Vendors pushing Ethernet as computer bus option

“Ethernet everywhere” has become a buzz phrase as the technology infiltrates almost every aspect of networking – from LANs to wireless to long-haul fibre optics.

Now a group of equipment manufacturers is looking to push the macrocosmic network standard into the microworld of computer bus technology.

Ethernet as a bus technology could mean faster server and PC buses. With Ethernet speeds approaching 10Gbps, PCs and servers have become the bottleneck in networks because their system buses can handle a maximum of only one gigabit of data.

Performance Technologies Inc. (PTI), an OEM component maker for telecom equipment vendors, is developing Ethernet switches on a single CompactPCI (cPCI) card that run over a backplane with an embedded Ethernet layer used as the bus transport technology. The company is calling this technology cPCI/Packet Switched Backplane and has joined with engineers from 37 manufacturing companies to propose cPCI/PSB to the PCI Industrial Computer Manufacturers Group (PICMG) for standardization.

cPCI is a variation of the PCI bus standard used in PCs and servers. It lets the 20 modules in a standard 19-inch cPCI chassis be hot-swapped without shutting down the device – something not possible in PCI-based devices. Network equipment based on cPCI is popular with carriers because it is reliable and compact.

The maximum speed of the cPCI bus is 533Mbps. The fastest PCI bus today is the PCI-X, which tops out at 1Gbps. Both bus technologies are shared, meaning that cards on the bus must contend for a fixed level of bandwidth.

“With switched Ethernet embedded on the [cPCI] backplane, we’re moving from a shared to a switched bus technology,” said PTI Product Manager Hank Heneghan. With Ethernet on the backplane, each slot in a cPCI chassis receives 2Gbps of dedicated bandwidth.

One of PTI’s products is a carrier-class chassis used for IP voice gateways. Switch fabric cards in one of two slots control traffic for the other “node” slots, which include server cards, speech processing cards and WAN interfaces. Heneghan said this configuration is like crunching a rack of servers and switches connected with network cables into a single box. Instead of Category 5 wiring, the network is an embedded circuit board. This makes the system more reliable and saves space, he added. PTI was scheduled to demonstrate its cPCI/PSB system at the Bus and Board conference in San Diego this month.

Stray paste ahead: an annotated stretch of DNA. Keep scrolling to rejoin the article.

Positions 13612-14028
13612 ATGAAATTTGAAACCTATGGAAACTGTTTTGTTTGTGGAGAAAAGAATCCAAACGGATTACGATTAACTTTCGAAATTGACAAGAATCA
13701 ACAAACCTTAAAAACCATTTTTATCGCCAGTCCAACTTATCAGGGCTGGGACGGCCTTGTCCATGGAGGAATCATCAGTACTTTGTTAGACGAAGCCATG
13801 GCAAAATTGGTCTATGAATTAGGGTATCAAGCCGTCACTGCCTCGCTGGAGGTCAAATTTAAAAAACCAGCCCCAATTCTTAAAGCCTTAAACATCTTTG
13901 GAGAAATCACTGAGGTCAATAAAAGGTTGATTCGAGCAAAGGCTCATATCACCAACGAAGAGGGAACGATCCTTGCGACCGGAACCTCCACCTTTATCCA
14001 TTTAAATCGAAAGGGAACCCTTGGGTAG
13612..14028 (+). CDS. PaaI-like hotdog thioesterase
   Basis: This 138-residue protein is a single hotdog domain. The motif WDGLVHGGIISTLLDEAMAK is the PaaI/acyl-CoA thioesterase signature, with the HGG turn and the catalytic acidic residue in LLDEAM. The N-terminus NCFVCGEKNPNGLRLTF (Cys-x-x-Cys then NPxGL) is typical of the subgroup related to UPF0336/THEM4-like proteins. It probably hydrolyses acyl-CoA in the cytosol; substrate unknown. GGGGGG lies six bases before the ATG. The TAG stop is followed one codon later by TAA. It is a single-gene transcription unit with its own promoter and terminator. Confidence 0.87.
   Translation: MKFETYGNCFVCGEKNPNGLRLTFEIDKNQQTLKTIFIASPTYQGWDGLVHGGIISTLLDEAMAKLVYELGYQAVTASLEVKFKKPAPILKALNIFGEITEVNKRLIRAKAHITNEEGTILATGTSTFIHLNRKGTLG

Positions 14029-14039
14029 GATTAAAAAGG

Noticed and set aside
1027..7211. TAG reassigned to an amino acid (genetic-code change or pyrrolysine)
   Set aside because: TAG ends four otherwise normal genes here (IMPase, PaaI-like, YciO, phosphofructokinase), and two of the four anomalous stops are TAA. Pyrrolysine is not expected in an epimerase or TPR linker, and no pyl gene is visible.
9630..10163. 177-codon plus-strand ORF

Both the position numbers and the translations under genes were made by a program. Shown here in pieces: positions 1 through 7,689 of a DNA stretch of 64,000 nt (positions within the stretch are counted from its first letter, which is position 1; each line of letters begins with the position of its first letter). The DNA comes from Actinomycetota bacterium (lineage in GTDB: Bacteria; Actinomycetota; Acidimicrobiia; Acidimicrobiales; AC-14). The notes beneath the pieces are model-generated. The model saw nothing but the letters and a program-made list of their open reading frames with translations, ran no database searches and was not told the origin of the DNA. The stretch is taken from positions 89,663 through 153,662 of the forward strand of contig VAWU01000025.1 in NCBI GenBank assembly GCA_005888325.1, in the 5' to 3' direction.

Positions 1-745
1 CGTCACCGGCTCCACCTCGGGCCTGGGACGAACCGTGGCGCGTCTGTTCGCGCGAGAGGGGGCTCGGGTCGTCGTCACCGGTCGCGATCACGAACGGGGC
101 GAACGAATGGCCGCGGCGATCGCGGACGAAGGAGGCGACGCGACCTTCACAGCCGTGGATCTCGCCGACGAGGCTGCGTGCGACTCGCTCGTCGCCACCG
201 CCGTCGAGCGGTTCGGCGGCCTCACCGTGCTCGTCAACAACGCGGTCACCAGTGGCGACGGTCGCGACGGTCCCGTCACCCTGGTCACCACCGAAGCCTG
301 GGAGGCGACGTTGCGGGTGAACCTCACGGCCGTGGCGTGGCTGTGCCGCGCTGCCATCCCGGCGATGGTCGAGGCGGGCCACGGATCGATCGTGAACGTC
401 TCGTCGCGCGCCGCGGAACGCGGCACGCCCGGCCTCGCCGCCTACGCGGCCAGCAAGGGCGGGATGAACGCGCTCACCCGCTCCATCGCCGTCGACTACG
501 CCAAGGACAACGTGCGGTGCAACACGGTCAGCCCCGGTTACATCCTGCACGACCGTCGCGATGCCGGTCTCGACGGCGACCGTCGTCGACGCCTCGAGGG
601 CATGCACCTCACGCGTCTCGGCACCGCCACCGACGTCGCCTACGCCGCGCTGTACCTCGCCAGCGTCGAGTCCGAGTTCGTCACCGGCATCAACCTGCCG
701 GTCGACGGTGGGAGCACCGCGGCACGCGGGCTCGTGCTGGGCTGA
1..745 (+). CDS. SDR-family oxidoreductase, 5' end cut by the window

One industry expert finds it hard to believe that Ethernet as a bus technology will take off.

“There is not a compelling reason to put Ethernet on a cPCI bus,” said Thomas Nolle, president of CIMI Corp., a technology consulting firm.

Nolle said bus technology is a mass-market game, and that innovators must have large plans with lots of support from vendors to be successful. “You’ve got to have a huge market in mind if you’re going to do things like this. It’s premature for us to presume a market for [Ethernet-based cPCI] will be that big,” he said.

Additionally, cPCI/PSB is already behind other efforts to increase PC I/O.

“Speeding up the bus has been an issue addressed before,” said Frank Hom, new products development manager with APW Electronic Solutions, an OEM network component vendor. Hom is also on the PICMG executive committee.

“Technologies such as InfiniBand and Serial I/O have been out there for a while,” he said. InfiniBand, in particular, has gained momentum from large hardware manufacturers such as IBM and Intel.

The technology promises a switched bus architecture and throughput speeds between 2.5Gbps and 6Gbps. Still, InfiniBand products are not expected to be released until late 2001.

“Ethernet protocols are well known, and it’s a widely understood technology,” Hom said. As a result, the cPCI/PSB concept may have a fighting chance at leapfrogging other I/O boosting technologies in terms of acceptance by manufacturers.

Rajan Kapoor, an analyst with Network Strategy Partners, said he sees cPCI/PSB as more of a carrier technology, but added that it could play a role in corporations down the road.

“As we see more IP voice solutions being deployed, you’ll see enterprises requiring this type of architecture,” he said.

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